Exclusive Features

Lighting the Cities of the Future: Part 2

Lighting the Cities of the Future: Part 2

“Streetlighting can make neighborhoods safer, smarter, and more sustainable,” confirms smart city expert Denise Pucilowski. Here’s what distributors need to know to tap into their share of this growing market.


Recently, the City of Los Angeles launched “L.A. Lights the Way”, a first-of-its-kind competition inviting applicants to design and create a new standard streetlight for Los Angeles. Already well known for their progressiveness in the area of city streetlighting – Los Angeles has converted over 200,000 of its streetlights to LED technology, reduced its lighting energy by over 70%, and delivered $10 million in annual energy cost savings since 2008 – the initiative shines a spotlight on the capabilities lighting can deliver to cities in the years to come.

In Part 1 of this two-part series, Norma Isahakian, Executive Director of the Bureau of Street Lighting for the City of Los Angeles, confirmed that “it’s becoming obvious that streetlights are more than just a means of lighting the street.”

Denise Pucilowski, Director of Innovation, Smart Cities at GE Current, a Daintree company (www.gecurrent.com), wholeheartedly agreed. In the following interview, Pucilowski shares her thoughts on how lighting can support cities and their residents in a range of beneficial ways in the future and how distributors can maximize their share of this growing market.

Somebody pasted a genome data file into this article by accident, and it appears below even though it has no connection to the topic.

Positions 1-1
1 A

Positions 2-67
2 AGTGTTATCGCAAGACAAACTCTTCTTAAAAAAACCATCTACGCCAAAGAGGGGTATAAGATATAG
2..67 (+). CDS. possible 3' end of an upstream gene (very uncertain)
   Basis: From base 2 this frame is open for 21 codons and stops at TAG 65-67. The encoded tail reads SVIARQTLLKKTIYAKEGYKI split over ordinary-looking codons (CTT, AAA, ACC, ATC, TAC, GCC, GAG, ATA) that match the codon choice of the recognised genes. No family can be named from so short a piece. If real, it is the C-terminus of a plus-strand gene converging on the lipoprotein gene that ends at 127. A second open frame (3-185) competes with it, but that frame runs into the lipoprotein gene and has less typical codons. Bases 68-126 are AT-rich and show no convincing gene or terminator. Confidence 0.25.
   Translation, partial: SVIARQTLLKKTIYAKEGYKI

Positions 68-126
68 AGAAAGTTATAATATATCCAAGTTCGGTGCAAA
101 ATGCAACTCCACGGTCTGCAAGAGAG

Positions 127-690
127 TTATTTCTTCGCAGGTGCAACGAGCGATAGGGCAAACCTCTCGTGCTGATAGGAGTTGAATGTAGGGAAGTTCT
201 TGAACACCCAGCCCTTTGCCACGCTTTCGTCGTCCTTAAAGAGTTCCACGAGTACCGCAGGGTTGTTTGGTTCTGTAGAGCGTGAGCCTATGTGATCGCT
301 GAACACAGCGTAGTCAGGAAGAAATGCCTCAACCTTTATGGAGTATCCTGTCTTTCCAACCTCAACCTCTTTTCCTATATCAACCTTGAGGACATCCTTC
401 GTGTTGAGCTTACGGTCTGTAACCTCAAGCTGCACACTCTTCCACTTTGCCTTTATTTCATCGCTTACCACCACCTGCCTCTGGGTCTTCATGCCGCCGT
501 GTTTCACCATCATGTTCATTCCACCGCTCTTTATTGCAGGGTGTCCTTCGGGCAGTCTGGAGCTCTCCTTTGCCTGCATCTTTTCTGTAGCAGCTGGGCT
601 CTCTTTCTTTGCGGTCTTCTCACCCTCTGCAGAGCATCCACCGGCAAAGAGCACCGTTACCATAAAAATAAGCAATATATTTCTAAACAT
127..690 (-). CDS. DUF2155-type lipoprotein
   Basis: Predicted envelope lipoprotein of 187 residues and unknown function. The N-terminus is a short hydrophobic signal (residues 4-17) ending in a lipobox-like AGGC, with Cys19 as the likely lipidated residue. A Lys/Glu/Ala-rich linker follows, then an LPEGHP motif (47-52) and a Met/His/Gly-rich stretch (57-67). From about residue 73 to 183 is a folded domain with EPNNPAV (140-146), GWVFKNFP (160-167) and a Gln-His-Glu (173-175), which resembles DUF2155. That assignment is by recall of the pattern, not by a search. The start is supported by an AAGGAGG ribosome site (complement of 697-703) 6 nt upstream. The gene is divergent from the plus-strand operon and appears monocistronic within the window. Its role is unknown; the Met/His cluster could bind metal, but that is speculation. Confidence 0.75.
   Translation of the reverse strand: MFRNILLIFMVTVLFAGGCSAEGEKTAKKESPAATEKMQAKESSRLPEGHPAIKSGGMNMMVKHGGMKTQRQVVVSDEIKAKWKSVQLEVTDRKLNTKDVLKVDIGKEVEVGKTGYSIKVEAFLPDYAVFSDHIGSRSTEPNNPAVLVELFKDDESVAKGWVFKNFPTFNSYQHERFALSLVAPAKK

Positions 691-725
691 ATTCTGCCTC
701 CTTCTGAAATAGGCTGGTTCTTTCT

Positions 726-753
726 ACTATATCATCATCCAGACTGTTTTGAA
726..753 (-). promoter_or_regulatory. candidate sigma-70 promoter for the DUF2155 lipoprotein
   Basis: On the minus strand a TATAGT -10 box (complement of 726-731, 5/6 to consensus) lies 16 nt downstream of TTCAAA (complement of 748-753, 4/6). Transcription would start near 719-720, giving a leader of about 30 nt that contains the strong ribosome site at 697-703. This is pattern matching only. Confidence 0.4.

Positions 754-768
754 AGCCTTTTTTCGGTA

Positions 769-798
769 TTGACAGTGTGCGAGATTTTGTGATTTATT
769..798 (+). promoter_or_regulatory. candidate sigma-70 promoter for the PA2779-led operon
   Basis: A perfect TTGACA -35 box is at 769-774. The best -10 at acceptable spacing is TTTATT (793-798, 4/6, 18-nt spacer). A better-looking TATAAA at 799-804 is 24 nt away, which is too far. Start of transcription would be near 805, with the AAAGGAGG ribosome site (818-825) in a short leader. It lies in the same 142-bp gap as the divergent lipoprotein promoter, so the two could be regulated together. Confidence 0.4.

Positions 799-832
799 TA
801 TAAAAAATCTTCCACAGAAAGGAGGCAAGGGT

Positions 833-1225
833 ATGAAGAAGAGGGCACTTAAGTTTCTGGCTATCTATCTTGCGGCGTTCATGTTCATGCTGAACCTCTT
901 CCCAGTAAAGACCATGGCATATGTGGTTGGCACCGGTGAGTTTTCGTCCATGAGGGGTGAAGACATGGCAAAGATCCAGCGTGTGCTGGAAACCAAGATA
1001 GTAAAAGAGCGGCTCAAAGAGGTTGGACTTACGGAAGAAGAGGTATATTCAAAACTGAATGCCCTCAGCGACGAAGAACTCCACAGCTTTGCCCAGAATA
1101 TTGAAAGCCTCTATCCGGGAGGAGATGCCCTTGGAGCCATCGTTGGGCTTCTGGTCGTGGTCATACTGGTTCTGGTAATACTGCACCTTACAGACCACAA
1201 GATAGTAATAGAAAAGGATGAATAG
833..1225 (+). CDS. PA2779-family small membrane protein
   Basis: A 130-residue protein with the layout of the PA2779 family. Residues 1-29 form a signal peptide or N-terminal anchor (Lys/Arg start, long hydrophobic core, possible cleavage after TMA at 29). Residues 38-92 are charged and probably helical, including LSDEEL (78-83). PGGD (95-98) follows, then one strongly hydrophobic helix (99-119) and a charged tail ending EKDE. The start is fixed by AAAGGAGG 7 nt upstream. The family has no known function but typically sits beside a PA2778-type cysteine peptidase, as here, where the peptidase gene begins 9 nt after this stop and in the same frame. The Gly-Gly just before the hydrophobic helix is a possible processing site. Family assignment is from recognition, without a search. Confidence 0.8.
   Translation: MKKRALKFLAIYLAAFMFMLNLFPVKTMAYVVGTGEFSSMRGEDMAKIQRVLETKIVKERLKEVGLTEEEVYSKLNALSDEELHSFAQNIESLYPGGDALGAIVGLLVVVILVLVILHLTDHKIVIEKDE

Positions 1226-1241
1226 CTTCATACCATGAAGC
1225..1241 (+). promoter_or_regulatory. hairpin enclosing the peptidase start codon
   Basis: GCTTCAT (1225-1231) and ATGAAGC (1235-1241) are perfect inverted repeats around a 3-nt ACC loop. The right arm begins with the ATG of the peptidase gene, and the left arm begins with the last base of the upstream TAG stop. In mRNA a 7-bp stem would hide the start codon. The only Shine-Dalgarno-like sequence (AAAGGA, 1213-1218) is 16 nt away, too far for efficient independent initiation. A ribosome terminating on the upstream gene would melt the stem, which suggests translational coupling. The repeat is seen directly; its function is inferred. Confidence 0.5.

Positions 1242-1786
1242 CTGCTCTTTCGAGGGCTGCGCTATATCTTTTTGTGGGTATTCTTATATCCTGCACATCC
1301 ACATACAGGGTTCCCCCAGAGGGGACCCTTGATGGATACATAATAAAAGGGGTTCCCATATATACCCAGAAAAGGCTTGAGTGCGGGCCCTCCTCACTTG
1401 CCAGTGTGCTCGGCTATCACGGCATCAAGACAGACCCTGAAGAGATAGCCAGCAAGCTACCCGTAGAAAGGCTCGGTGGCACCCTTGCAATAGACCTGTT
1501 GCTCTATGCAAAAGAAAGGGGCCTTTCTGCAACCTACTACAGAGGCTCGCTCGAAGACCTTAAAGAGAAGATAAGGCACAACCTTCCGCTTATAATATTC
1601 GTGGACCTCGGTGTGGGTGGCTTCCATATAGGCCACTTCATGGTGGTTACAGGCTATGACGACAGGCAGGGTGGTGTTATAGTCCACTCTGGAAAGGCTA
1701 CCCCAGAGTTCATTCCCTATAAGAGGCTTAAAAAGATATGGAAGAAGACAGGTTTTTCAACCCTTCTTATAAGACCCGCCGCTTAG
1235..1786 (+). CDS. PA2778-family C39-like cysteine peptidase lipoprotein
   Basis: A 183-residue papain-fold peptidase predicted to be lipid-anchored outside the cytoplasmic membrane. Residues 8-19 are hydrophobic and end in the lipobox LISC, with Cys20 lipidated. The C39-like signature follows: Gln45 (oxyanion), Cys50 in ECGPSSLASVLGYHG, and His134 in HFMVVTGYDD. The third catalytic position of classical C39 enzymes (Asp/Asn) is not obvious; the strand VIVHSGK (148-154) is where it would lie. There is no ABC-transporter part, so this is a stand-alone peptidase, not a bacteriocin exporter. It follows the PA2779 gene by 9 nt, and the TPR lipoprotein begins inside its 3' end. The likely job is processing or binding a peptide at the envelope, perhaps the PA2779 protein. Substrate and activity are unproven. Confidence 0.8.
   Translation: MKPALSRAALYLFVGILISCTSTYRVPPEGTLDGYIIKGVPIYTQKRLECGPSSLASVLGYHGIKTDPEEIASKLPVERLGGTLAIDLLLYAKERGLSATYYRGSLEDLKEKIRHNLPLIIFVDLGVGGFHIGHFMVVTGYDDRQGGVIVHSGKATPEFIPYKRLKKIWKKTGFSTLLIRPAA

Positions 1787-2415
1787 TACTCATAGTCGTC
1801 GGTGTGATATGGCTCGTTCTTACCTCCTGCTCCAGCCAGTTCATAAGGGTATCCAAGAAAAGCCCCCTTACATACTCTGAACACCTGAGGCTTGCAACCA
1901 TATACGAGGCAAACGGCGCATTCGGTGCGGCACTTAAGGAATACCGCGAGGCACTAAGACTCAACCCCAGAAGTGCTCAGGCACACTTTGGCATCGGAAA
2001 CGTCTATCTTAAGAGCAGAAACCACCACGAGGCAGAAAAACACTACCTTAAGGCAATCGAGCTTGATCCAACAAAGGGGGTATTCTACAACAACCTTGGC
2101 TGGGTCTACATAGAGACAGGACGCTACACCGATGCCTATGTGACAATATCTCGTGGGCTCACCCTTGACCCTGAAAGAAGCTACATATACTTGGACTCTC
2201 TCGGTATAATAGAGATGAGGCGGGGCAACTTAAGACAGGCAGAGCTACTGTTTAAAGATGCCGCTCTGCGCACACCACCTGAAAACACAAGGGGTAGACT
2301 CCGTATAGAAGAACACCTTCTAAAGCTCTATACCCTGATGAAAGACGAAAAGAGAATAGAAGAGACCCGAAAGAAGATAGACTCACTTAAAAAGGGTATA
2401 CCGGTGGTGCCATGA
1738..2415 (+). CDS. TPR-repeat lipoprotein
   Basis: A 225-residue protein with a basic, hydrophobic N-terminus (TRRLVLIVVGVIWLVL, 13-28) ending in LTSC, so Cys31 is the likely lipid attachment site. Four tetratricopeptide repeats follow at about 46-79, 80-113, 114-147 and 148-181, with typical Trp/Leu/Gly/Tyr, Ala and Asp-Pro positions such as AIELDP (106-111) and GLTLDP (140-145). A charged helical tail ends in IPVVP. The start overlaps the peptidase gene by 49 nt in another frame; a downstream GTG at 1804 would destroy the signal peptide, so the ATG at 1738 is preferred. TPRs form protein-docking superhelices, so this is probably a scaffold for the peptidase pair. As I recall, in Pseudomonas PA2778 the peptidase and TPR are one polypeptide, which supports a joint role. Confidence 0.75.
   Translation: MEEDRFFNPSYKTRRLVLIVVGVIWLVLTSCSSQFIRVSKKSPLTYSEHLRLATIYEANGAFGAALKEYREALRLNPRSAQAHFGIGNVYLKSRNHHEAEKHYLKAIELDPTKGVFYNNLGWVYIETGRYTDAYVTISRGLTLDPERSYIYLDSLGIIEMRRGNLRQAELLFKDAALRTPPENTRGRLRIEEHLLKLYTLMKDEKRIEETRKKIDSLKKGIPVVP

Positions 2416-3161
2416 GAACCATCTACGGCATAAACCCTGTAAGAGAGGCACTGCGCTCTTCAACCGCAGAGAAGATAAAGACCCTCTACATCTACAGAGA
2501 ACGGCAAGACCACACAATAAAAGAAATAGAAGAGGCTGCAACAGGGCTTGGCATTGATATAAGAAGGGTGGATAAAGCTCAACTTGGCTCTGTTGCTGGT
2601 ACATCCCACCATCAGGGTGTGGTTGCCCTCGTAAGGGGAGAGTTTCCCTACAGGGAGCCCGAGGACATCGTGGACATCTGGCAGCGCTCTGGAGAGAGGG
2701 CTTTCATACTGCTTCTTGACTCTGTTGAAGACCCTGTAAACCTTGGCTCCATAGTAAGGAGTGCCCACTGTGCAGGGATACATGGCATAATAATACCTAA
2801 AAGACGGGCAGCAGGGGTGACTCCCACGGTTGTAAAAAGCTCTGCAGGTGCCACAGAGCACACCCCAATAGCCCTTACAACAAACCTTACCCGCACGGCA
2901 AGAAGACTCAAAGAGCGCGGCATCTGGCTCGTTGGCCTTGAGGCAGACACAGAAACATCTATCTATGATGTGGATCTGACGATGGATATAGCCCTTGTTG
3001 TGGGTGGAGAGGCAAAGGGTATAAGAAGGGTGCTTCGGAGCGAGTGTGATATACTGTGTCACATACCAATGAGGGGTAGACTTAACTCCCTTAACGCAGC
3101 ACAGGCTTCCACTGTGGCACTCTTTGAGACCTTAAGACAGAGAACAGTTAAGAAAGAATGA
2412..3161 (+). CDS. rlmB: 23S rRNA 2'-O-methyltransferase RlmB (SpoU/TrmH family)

lightED: In your opinion, what does lighting ideally look like in the ‘city of the future’ and why? What benefits/capabilities can lighting deliver to cities now and in the future and what technologies are enabling this?

Pucilowski: Smart City IoT Platforms can transform traditional streetlighting into a network of connected digital devices that make neighborhoods safer, smarter, and more sustainable. Like a smartphone on a streetlight, the IoT Platform begins with the installation of intelligent nodes that house optical, acoustical, and environmental sensors capable of both edge storage and analytics – a key component in any smart city IoT platform. Specifically, advanced edge analytics can both alleviate network bandwidth limitations (and thereby reduce costs) as well as address privacy and security concerns and enables computer vision analytics, acoustical analytics, and artificial intelligence. Through the use of application programming interfaces (APIs), the solution provides near real-time data that can be used to automate and optimize the performance of devices and systems connected to municipal infrastructure. By attaching the smart nodes to new or existing light poles, cities can monitor transportation, address public safety, increase and improve pedestrian and bicycle flow, measure parking occupancy, and support endless other outcomes. Of course, no city can truly call itself “smart” if its buildings contain inefficient lighting products that aren’t connected; equipping indoor lighting with sensors that compile data to derive insights can drive additional productivity and efficiency in those spaces.

lightED: What can/should a lighting system reflect about that city’s commitment to cutting-edge and renewable technologies and the health of its residents and environment?